By Ombretta Baggio, IFRC
It is a hot and busy Saturday morning in Abidjan and volunteers with the Red Cross Society of Côte d’Ivoire are preparing for their live radio show on Radio Amitie’, a community radio station in the capital.
The topic this week is malaria, but today the volunteers will not talk only about the usual malaria prevention messages, they will also tackle some of the strongest traditional beliefs existing in communities.
Ulrich Kouame is the radio presenter and a Red Cross volunteer. He explains that, “many people strongly believe that you will get malaria if you stay in the sun for a long time or if you eat a lot of mangoes.”
These are some of the beliefs and perceptions that are entrenched in communities in Côte d’Ivoire where malaria remains one of the most pressing public health issues and accounts for 40 per cent of patients in health centres.
Kone Amy, the other volunteer in the radio programme is also leading group discussions in communities reached by radio. She says, “convincing communities to use mosquito nets does not really help unless we tackle the roots of their beliefs, understand why they are so rooted in their way of thinking, and discuss the true causes with them.”
According to a study undertaken by the Red Cross in 30 locations in December 2015, almost 78 per cent of people in Cote d’Ivoire know that malaria is transmitted by mosquitoes. However, around 12 per cent still think that hot sun can cause malaria. Thirty-six per cent know at least three symptoms of malaria, and only 14 per cent can mention at least three ways to avoid it.
In a bid to find a different and better way to communicate with and engage communities in Côte d’Ivoire, the Red Cross launched a risk communication and community engagement project in September 2015. It seeks to engage communities through dialogue with the view to enable them to voice their needs, debate rumours, and address cultural beliefs that are preventing them from fighting against prevalent diseases in the country, namely malaria, cholera, and meningitis. Their beliefs could also be blurring the resolve of communities in preventing Ebola.
The power of radio
Since over 50 per cent of the population relies on radio for their information, the Red Cross has invested heavily in working with this powerful communication channel to develop a comprehensive approach that uses community group discussions to feed weekly radio debates.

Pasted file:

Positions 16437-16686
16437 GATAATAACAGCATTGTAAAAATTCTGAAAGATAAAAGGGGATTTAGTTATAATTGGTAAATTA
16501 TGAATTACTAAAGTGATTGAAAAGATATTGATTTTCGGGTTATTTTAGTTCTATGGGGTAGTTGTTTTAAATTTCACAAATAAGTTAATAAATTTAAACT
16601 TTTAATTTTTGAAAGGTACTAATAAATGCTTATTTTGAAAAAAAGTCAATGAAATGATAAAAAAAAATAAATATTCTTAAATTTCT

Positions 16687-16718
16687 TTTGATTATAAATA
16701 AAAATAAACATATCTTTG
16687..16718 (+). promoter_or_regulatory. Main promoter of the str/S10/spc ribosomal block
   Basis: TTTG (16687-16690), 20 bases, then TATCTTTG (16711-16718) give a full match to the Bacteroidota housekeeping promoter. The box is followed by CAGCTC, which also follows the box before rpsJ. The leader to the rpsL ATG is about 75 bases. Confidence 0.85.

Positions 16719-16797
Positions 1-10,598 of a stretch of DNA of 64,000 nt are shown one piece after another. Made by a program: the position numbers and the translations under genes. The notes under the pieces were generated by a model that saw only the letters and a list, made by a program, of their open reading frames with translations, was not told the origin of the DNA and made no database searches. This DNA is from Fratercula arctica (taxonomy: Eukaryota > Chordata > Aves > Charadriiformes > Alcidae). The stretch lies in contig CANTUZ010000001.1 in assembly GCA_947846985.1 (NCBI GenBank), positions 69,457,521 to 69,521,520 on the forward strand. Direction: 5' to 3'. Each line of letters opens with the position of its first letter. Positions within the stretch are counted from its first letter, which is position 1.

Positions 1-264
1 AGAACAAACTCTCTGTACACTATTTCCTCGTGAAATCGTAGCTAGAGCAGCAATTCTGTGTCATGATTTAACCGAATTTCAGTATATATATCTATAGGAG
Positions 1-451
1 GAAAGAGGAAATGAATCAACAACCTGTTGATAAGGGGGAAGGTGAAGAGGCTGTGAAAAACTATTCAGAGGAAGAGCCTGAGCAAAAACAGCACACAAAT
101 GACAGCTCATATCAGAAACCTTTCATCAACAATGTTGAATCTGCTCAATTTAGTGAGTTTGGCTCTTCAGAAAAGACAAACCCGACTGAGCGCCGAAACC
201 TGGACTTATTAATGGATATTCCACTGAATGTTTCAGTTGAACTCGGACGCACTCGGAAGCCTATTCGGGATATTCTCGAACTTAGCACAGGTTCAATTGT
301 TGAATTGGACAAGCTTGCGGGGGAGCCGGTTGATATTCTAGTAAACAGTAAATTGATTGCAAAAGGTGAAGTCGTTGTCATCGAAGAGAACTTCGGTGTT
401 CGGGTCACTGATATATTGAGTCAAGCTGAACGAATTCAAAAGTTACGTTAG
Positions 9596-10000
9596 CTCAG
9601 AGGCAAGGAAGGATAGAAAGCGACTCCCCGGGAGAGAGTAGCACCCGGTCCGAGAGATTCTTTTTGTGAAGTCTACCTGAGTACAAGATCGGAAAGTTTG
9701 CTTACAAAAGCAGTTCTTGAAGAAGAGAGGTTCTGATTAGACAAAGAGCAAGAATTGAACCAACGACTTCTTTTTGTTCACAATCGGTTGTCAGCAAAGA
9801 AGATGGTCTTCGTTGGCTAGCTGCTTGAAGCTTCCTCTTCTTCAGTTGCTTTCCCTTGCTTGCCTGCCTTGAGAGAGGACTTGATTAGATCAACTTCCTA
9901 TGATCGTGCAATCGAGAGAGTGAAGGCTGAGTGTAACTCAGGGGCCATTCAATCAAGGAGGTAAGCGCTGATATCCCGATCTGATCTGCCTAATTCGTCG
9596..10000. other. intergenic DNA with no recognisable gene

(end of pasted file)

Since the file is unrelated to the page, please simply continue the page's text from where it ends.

“Every week volunteers gather to examine the community discussions, revise all data collected, as well as questions asked and rumours spreading in the community,” explains Franck Gaba, the beneficiary communications/community engagement coordinator at the Red Cross Society of Côte d’Ivoire. He says it is based on these analyses and the community information needs, that they prepare a radio programme which normally airs the voices of the community and those of health experts.
Media platforms such as radio, can communicate preventive, life-saving and risk-mitigating information rapidly and efficiently during emergencies. Paired up with community engagement strategies, radio programmes allow for effective behavioural and social change through Red Cross interventions that are centred on community participation.
In as much as proper messaging and solutions for health issues are shared, communities will always be the main decision makers. Establishing systems in the communication space that allow communities to clearly voice their understanding of the issues, influence others, and provide feedback is a step towards building stronger trust and fostering more community-led solutions to deep-rooted problems like malaria.
The Red Cross Society of Côte d’Ivoire’s communication and community engagement project has reached close to 1.2 million people through radio and social mobilization activities. The project is part of a ten-country initiative in sub-Saharan Africa, funded by the European Union and supported by the International Federation of Red Cross and Red Crescent Societies (IFRC) on awareness, preparedness and prevention for the Ebola virus disease and other prevalent epidemic threats and disasters.
As of July 2016, the regional project had reached an estimated 4 million people in the ten participating countries.